Cooking, decorating, shopping and entertaining relatives. During the holidays, these activities can trigger stress in even the most dedicated of yogis, but maintaining your practice in upcoming weeks can go a long way toward maintaining your equilibrium. Try these on and off-the-mat tips to manage holiday stress now and into the New Year. Think of your commitment to yoga as a gift to yourself, and keep up your practice with perhaps a tweak or two to adjust to this busy season.
On the mat, you can:
Make time each day for meditation. Even five or ten minutes can set the tone for your day or help you wind down from an all-day shopathon.
Work in specific poses that target your particular stressors. Spend time in warrior three (Virabhadrasana III) or tree pose (Vrksasana) if you’re feeling out of balance. Incorporate twists to squeeze and stretch the torso to stimulate circulation and release tension in the spinal muscles. Hip openers are also useful de-stressors since we tend to store emotion and tension in the larger muscle groups. Heart openers and neck and shoulder stretches can counteract the effects of hours adding to online shopping carts. End the day in legs-up-the-wall (Viparita Karani) pose to quiet the mind and reduce swelling in your feet and legs.
Consider shifting from a traditional well-rounded or flow style practice to yin or restorative classes. Try a candlelight class or experience the intense relaxation of yoga nidra, which is said to be the equivalent of hours of deep sleep.
If you don’t have time to get to your regular class, practice in short bursts. Try tree pose as you’re working in the kitchen, mountain pose while standing in line or target tight shoulders with eagle arms almost anywhere. Remember that sun salutations are a microcosm of the entire yoga practice, encompassing moves for all-over strength and flexibility and serving as a moving meditation by linking movement with breath, so a few rounds of Surya Namaskara A can go a long way towards maintaining your practice when time is short. Finally, experiment with pranayama exercises to calm anxiety.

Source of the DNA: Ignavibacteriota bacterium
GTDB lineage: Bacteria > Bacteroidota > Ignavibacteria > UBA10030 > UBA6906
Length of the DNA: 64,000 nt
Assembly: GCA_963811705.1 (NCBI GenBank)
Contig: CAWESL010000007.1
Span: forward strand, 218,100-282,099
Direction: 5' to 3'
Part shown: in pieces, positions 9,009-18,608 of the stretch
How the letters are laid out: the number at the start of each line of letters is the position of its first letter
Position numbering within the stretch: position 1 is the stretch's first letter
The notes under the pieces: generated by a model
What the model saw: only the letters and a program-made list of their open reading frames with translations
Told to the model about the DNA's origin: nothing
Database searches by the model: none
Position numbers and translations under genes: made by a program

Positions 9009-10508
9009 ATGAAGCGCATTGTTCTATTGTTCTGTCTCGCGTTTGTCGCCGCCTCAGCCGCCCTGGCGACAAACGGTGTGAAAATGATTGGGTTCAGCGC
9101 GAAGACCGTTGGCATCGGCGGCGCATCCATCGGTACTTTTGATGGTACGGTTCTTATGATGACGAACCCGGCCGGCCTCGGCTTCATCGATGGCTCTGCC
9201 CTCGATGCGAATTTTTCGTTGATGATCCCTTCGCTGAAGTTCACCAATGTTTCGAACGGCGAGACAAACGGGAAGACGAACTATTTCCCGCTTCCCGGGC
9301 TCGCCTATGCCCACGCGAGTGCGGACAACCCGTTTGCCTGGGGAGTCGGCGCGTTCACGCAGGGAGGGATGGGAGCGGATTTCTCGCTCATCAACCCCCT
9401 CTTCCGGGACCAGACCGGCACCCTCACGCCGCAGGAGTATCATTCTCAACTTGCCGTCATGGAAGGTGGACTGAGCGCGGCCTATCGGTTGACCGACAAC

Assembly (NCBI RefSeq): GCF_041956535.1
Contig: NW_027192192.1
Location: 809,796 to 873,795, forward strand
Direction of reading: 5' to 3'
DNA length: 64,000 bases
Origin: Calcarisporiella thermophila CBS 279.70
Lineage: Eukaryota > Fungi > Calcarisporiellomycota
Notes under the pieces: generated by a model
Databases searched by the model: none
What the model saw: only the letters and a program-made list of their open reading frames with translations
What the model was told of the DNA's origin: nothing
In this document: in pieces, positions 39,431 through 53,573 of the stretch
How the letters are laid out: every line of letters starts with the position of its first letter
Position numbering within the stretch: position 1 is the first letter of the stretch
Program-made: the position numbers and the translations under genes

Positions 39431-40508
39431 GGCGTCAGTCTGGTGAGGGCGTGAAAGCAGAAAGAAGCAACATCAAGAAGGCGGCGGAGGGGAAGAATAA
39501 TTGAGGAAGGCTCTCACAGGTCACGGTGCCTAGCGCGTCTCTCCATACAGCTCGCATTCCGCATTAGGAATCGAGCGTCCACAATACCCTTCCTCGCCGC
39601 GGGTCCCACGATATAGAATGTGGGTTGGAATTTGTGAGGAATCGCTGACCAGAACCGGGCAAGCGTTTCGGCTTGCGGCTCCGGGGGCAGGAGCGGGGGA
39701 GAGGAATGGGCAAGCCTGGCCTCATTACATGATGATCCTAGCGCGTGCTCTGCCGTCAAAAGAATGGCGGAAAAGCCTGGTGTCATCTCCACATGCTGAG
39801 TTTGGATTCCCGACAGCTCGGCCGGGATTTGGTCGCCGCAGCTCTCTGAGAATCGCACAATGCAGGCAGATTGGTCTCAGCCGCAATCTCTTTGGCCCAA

When you’re off the mat, you can:
Limit your screen time. Most of us have no idea how much time we fritter away on our phones and computers, but we might get things checked off the to-do list a little more efficiently if we limit our social media scrolling. An added benefit to less screen time means less temptation to keep up with the Joneses.
Use essential oils such as lavender to relax or cedarwood to feel grounded. They make great gifts or stocking stuffers as well.
Be intentional in the invitations you accept and the amount of people you feel you have to buy gifts for. Saying no to one more commitment may be the break you need for yourself or your family.
Limit negative self talk, which can spiral this time of year as we overeat, overspend and underexercise. Practice pratipaksha bhavana, the yogic discipline of cultivating the opposite thought as unpleasant thoughts take hold. Retraining the mind takes time and practice, but it’s a powerful tool to reduce suffering. This season’s emphasis on spiritualism makes it a great time to work on moving to a deeper level of grace.